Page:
Solar Thermochemical Production of Fuels
The conversion of solar energy into chemical energy carriers offers long-term storage and long-range transport of intermittent solar energy. Solar thermochemical processes have the potential of achieving solar-to-fuel efficiencies exceeding 40%, and therefore of becoming viable options for the efficient, cost effective, and industrial-scale production of solar hydrogen and other solar fuels. The focus is in the production of hydrogen by water-splitting thermochemical cycles and by thermal decarbonization of fossil fuels. Research focuses on the use of high surface area structures to conduct these reactions and to obtain quantitative kinetic information that will enable a better and more thoughtful evaluation of these competing technologies.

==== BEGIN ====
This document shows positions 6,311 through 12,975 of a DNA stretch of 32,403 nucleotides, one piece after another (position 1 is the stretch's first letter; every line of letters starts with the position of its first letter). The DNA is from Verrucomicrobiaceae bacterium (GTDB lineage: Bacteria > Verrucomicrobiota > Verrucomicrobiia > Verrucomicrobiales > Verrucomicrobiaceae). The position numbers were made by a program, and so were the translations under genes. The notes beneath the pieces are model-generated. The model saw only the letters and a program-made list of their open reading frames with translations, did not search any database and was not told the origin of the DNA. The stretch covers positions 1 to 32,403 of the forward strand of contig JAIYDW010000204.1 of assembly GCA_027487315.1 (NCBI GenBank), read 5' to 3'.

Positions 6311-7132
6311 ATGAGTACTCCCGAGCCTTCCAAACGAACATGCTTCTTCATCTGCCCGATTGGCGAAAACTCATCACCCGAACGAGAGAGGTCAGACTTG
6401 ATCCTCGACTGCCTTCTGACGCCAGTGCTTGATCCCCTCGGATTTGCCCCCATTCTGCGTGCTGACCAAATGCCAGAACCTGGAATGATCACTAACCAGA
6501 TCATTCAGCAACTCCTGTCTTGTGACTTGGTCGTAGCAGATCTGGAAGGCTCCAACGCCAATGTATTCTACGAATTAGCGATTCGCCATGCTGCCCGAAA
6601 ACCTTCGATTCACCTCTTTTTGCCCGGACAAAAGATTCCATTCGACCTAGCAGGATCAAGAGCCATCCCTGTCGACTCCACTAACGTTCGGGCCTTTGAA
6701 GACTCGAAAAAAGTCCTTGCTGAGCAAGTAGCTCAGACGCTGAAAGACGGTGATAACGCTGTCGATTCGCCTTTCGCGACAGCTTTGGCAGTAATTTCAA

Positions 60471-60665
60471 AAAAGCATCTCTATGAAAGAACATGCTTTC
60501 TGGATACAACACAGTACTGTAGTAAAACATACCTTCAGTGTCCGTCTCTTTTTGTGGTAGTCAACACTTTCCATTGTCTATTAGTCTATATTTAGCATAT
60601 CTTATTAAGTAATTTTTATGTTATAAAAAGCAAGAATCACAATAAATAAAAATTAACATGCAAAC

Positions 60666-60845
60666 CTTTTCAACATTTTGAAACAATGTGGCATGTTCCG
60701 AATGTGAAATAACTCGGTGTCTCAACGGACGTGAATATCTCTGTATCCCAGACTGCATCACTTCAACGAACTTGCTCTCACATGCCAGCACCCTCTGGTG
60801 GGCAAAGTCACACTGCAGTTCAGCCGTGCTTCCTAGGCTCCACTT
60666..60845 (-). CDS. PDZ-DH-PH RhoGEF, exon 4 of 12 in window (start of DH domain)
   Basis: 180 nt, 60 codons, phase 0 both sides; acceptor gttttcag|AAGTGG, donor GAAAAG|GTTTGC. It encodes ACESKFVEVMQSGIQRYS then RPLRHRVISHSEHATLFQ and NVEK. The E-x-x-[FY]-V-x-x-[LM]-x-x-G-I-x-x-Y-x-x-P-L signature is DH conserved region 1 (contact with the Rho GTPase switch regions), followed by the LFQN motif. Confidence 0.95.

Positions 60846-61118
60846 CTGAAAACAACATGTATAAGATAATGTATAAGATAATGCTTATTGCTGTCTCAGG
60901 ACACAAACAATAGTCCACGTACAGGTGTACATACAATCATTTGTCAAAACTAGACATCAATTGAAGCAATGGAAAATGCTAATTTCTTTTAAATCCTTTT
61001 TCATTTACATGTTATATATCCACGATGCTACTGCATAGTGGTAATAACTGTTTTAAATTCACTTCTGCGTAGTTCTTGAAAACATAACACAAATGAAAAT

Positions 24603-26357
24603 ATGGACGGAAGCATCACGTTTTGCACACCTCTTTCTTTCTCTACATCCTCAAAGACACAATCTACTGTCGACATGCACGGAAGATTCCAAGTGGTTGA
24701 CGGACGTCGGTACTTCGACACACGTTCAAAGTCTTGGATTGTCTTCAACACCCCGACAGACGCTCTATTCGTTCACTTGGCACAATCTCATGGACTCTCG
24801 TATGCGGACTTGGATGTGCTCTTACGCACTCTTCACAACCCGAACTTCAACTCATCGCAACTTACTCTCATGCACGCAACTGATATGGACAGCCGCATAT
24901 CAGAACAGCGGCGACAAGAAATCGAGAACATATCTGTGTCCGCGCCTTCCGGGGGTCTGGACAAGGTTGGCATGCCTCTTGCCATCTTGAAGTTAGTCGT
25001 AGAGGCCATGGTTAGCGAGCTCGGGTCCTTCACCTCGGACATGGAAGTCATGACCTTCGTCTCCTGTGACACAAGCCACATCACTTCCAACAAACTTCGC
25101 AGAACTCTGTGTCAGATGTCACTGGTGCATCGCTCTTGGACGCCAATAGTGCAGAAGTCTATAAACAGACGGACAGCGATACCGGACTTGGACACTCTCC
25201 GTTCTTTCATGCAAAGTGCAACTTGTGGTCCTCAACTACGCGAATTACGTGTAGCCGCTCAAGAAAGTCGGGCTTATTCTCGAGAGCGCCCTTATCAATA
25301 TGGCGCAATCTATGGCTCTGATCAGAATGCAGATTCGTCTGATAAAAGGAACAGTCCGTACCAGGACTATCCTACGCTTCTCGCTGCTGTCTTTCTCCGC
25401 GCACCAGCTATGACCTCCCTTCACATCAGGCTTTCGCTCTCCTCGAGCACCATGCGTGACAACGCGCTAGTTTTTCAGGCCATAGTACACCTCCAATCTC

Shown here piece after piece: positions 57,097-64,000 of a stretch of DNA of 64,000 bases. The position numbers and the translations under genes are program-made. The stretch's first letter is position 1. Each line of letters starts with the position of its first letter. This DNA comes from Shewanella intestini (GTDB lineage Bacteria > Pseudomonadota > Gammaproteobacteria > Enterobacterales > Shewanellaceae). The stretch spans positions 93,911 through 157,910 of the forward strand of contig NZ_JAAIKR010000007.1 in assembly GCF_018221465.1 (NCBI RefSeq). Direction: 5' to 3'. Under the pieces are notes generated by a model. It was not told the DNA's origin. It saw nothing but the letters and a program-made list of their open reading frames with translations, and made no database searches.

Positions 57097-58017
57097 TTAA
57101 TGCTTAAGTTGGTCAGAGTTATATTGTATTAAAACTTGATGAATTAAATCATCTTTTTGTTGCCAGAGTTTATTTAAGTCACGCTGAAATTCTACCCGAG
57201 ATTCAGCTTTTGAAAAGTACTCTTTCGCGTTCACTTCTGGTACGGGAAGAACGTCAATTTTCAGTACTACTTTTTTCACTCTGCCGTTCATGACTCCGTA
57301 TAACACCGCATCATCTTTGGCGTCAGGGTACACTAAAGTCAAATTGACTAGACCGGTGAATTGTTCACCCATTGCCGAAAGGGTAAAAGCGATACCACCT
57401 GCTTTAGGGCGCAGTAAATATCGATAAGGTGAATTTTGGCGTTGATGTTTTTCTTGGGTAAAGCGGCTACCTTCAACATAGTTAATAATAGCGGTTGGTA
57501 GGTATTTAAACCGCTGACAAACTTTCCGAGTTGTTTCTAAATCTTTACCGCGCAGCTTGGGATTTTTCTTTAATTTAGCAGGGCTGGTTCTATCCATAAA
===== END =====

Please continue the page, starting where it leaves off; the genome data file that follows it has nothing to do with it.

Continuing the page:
1. Water-splitting hydrogen production using high surface area metal ( e.g. nanomaterials)
Current studies are focused on the Zn/ZnO system and we are currently measuring the hydrolysis reaction kinetics of nanoparticle as a function of particle size.
2. Solar thermal carbonization process.
Hybrid solar/fossil endothermic processes, in which fossil fuels are used exclusively as the chemical source for H2 production and concentrated solar power is used exclusively as the energy source of process heat, offer a viable route for fossil fuel carbonization and create a transition path towards solar hydrogen.
Hydrocarbon + Solar Energy + catalyst metal => Solid carbon particles + H2